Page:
When the late 2012 27-inch iMac went on sale November 30th I immediately ordered one with the following BTO specifications:
- 3.4GHz Quad-core Intel Core i7, Turbo Boost up to 3.9GHz
- 8GB 1600MHz DDR3 SDRAM - 2x4GB
- 1TB Fusion Drive
- NVIDIA GeForce GTX 680MX 2GB GDDR5
- Magic Trackpad
- Apple Wireless Keyboard (English) & User's Guide
I would later add an additional 8 GB of memory to get a total of 16 GB.
Apple updated the packaging to take up even less space
On January 3, 2013 I finally received my brand new 27-inch iMac. Unfortunately the screen wasn't installed properly, which meant I missed a strip of about three pixels wide on the right and it suffered from extensive backlight bleeding. I called Apple and without any issues the woman on the phone made arrangements for a new iMac. She also offered me €100 for my troubles. Exactly one week later I received my second 27-inch iMac. I was glad to see it arrived in mint condition without any defects.
The change between generations is most dramatic when seen from the side
Seen from the front it's hard to tell the difference between the late 2012 iMac and my previous medio 2010 model. In fact the only visual change I could spot was the enlarged FaceTime HD (formerly iSight) camera. When looking at the new iMac from the side the change is quite dramatic. Gone is the fat pizza box-like bezel that held the SuperDrive and SDXC card slots. Instead there's an 5 millimeter thin rim which changes into the curved back. When laying flat on its LCD panel, the eight generation iMac resembles a droplet of water more than it does a full-fledged desktop computer. It's an astonishing feat of engineering really. Like all of Apple's products you can tell a lot of attention to detail went into every aspect of the casing.
The bottom of the iMac serves as one big intake vent
When Apple first introduced the new iMac a lot of people were concerned about heat and with good reason. During modest usage my medio 2010 27-inch iMac became so hot it was almost impossible to touch the aluminum back for more than a few seconds. I kinda worried about it because I can't imagine that much heat will have a positive impact on the screen and other hardware over the years. The upper left corner was especially bad. I was surprised to see during CPU intensive tasks the new iMac stays surprisingly cool. The entire back becomes lukewarm at best and there are no noticeable hotspots to be detected, suggesting more evenly distributed heat dissipation. This is something I really didn't expect at all from a Mac that has 40% less volume compared to the previous model. All that without loosing performance.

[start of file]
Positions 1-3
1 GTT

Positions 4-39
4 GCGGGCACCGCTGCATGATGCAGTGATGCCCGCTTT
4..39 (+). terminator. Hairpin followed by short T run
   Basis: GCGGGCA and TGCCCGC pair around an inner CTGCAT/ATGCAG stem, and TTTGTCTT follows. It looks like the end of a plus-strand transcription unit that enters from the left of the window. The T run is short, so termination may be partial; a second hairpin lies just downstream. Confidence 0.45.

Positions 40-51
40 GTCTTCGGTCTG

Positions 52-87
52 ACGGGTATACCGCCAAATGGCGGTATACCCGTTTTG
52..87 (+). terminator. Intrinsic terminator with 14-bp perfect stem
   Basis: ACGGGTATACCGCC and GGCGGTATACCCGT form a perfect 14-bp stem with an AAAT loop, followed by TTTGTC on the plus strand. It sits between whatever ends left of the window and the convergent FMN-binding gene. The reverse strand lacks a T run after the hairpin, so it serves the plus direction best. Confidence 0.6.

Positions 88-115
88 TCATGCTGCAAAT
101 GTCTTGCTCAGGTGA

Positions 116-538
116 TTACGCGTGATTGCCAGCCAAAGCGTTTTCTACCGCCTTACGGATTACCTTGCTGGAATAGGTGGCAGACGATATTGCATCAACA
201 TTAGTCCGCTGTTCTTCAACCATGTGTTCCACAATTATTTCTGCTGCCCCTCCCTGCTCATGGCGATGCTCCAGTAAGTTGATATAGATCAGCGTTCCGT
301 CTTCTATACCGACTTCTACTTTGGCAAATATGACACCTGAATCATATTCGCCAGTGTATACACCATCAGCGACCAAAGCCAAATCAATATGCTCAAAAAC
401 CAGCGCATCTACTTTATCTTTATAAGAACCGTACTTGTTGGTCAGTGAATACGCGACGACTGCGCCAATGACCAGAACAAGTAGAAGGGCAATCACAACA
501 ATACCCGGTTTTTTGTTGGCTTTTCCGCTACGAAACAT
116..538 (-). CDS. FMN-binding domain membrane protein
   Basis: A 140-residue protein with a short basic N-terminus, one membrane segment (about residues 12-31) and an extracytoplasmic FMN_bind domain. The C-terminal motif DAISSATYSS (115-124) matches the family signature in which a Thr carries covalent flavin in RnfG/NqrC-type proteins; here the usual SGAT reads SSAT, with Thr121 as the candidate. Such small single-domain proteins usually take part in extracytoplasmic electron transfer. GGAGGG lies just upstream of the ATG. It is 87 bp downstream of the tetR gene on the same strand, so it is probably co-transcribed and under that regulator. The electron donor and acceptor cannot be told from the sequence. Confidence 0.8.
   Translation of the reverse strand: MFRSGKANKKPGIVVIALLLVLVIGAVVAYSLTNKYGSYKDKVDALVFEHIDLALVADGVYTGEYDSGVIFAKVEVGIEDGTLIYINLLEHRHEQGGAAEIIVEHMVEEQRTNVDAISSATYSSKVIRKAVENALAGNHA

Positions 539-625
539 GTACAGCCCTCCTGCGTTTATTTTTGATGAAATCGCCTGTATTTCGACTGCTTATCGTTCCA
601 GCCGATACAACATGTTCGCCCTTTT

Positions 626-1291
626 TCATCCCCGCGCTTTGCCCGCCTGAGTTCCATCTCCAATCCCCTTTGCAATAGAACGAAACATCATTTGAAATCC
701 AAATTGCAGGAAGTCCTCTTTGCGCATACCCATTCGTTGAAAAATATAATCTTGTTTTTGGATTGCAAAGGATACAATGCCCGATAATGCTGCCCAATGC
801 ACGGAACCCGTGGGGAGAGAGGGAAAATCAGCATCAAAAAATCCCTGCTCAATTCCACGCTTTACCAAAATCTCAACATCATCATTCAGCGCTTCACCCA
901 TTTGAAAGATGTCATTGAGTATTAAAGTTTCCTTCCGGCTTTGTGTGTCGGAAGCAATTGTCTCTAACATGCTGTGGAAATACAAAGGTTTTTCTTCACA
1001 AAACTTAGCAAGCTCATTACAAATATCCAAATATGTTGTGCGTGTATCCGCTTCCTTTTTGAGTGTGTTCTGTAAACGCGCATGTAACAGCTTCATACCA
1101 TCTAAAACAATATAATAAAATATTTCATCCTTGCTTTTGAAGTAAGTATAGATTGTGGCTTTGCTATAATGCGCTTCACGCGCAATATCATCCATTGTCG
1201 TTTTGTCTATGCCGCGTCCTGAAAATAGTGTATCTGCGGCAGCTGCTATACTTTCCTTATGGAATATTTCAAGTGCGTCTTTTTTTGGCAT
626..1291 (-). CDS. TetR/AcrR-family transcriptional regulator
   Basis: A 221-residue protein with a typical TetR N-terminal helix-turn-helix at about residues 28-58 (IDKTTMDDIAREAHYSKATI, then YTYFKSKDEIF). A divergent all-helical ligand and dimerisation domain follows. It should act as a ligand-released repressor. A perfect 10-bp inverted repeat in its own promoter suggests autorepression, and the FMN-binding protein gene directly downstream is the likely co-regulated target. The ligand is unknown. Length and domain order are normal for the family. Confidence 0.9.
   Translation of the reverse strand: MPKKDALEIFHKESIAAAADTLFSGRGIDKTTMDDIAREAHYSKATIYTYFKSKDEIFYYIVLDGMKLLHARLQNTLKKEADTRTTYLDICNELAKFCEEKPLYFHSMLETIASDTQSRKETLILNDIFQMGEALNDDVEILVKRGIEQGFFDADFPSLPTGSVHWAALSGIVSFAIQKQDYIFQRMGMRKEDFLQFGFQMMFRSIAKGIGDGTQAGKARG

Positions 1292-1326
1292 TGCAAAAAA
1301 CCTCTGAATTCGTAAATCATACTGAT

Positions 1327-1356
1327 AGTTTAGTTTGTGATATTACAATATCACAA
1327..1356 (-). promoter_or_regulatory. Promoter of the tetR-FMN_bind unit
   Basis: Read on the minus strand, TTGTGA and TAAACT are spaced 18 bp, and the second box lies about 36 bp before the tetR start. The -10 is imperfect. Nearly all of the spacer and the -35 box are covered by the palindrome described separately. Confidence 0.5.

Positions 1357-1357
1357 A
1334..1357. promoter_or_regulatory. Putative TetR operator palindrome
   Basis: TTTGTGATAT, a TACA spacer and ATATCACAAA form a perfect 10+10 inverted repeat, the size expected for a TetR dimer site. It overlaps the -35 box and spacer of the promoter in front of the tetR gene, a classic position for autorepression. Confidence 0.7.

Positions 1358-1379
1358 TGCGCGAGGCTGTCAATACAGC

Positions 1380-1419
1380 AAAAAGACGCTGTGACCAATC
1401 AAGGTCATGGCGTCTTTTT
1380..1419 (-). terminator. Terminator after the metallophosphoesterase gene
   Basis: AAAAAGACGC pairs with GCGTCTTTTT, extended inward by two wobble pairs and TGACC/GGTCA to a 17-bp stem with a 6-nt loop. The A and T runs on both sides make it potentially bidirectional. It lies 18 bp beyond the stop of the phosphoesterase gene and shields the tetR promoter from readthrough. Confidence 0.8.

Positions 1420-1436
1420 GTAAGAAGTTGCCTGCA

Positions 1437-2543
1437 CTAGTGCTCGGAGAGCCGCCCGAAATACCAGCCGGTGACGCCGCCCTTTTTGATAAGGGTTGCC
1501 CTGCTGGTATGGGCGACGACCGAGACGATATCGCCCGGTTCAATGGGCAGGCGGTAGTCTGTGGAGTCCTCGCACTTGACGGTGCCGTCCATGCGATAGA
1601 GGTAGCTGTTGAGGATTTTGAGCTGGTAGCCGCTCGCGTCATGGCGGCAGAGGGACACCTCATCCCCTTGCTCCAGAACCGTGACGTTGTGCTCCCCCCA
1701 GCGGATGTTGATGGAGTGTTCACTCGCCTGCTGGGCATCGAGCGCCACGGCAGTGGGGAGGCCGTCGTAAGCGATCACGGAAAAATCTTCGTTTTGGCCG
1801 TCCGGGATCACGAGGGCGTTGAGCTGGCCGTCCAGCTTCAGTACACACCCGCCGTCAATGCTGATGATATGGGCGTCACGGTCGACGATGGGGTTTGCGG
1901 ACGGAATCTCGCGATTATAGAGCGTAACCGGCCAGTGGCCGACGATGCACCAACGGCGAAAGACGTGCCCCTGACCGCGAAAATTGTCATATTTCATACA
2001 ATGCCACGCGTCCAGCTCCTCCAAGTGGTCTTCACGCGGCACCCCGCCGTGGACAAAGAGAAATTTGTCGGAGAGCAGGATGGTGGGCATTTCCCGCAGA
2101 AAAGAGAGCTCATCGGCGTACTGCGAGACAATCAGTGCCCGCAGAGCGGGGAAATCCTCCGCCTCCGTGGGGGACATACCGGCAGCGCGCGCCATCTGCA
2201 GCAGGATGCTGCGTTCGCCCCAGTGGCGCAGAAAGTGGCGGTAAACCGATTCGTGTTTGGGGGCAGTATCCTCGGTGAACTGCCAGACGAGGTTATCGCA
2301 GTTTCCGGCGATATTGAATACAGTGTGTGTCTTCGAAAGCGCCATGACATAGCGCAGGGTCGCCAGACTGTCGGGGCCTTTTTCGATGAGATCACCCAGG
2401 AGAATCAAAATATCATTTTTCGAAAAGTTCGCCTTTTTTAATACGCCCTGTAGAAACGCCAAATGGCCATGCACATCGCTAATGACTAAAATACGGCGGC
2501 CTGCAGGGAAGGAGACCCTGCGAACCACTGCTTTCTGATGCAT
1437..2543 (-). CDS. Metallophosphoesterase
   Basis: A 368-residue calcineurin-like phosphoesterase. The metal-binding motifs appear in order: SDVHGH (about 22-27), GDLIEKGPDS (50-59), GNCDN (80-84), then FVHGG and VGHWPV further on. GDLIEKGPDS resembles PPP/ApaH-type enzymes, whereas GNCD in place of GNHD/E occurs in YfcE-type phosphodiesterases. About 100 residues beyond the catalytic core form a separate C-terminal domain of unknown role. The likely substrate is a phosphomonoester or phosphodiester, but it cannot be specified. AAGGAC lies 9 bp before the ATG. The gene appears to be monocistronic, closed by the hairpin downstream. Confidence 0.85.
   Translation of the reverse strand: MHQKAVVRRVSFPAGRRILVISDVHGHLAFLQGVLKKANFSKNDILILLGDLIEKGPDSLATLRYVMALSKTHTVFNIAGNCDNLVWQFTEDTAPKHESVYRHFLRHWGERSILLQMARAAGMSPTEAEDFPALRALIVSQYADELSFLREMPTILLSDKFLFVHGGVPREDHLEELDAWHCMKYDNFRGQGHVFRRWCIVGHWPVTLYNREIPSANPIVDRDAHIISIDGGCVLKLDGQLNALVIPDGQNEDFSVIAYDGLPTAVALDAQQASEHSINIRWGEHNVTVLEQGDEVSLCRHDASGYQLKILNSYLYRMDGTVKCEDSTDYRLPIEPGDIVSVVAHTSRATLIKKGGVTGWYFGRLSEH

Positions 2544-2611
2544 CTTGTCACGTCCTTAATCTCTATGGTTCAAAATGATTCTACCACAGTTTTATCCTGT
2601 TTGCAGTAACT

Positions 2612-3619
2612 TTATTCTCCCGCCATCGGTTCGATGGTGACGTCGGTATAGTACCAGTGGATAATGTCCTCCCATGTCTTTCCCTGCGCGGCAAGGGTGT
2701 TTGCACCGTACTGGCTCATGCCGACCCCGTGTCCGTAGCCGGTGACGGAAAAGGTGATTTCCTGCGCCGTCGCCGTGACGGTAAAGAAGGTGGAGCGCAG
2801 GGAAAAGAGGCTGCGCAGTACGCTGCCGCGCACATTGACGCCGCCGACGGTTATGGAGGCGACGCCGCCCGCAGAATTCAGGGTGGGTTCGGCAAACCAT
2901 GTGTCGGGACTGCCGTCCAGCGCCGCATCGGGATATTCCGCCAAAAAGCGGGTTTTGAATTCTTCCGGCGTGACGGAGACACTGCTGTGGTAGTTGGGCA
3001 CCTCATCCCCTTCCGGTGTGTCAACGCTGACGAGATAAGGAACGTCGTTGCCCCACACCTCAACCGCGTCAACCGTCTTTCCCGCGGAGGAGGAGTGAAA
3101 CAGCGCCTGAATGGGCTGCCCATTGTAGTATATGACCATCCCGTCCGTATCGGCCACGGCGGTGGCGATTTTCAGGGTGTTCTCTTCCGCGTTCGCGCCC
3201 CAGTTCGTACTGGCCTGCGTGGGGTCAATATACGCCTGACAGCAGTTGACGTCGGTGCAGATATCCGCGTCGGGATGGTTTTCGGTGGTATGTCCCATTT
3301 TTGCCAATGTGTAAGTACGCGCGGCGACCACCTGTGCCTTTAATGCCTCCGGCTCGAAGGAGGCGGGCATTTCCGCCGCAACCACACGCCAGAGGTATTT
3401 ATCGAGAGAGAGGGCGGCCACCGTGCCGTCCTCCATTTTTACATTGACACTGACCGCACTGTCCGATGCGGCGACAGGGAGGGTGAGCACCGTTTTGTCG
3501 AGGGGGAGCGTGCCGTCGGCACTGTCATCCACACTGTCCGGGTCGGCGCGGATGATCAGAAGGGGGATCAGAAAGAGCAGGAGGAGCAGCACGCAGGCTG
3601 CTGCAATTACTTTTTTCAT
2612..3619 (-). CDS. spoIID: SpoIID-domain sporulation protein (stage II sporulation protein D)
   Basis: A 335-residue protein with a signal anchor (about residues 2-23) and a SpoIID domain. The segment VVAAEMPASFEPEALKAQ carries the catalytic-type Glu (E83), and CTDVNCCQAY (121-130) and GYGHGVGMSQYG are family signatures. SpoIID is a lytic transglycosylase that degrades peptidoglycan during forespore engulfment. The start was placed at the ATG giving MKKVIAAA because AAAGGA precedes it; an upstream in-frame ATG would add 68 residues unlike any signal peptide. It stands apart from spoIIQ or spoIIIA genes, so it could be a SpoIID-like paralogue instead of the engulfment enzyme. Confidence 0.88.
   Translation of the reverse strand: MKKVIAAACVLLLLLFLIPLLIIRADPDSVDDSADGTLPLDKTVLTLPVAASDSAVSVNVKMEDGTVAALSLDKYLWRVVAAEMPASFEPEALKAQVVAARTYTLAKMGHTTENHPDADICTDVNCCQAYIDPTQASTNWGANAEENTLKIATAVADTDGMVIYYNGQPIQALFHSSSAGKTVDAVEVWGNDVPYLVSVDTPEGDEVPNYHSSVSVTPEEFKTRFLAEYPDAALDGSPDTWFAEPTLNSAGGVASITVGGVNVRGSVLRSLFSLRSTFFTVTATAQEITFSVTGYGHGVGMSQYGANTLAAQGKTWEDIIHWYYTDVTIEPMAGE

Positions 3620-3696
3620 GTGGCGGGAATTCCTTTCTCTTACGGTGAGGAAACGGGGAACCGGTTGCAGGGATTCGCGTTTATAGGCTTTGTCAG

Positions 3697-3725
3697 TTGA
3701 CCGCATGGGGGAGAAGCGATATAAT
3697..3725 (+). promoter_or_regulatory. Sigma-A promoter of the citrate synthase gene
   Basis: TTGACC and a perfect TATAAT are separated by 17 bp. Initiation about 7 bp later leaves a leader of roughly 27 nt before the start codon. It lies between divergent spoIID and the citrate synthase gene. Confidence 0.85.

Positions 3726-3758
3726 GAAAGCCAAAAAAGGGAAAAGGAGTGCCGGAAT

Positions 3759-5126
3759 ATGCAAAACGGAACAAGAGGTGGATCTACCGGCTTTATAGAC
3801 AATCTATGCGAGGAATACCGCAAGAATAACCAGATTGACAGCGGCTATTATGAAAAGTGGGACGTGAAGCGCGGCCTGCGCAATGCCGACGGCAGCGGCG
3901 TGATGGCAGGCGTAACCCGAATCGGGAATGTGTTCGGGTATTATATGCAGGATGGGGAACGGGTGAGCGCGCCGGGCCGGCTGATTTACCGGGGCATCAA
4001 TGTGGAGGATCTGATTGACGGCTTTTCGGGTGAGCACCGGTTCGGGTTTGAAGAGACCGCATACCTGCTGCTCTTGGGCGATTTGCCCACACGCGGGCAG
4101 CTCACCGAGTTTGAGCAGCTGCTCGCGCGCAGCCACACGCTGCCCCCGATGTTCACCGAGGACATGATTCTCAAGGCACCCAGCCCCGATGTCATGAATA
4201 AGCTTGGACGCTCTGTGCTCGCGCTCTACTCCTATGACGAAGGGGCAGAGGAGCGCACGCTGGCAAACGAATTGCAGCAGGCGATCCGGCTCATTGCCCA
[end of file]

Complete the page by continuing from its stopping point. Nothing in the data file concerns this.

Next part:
In the middle you can see the heat dissipation vent with directly underneath it the backdoor for memory slot access
To make the thin design possible Apple had to sacrifice the SuperDrive, which means you can't use optical media without an external drive. Of course it increases the amount of clutter on your desk, kinda defeating the purpose of having an all-in-one desktop computer. The thin case also doesn't leave much room for expendability. With the 27-inch model you get to add additional memory - four slots, hidden behind a small door on the back for up to 32 GB of RAM - but that's pretty much it. So when ordering an iMac be sure not to purely look at what you currently need, but think about the future as well. For me it meant maxing out both the CPU and GPU. Since there's no space on the sides Apple moved the SDXC card slot to the back of the machine. This can be a bit of a hassle at first when trying to change cards, but you'll definitely manage to swap them without crawling behind the screen pretty quickly.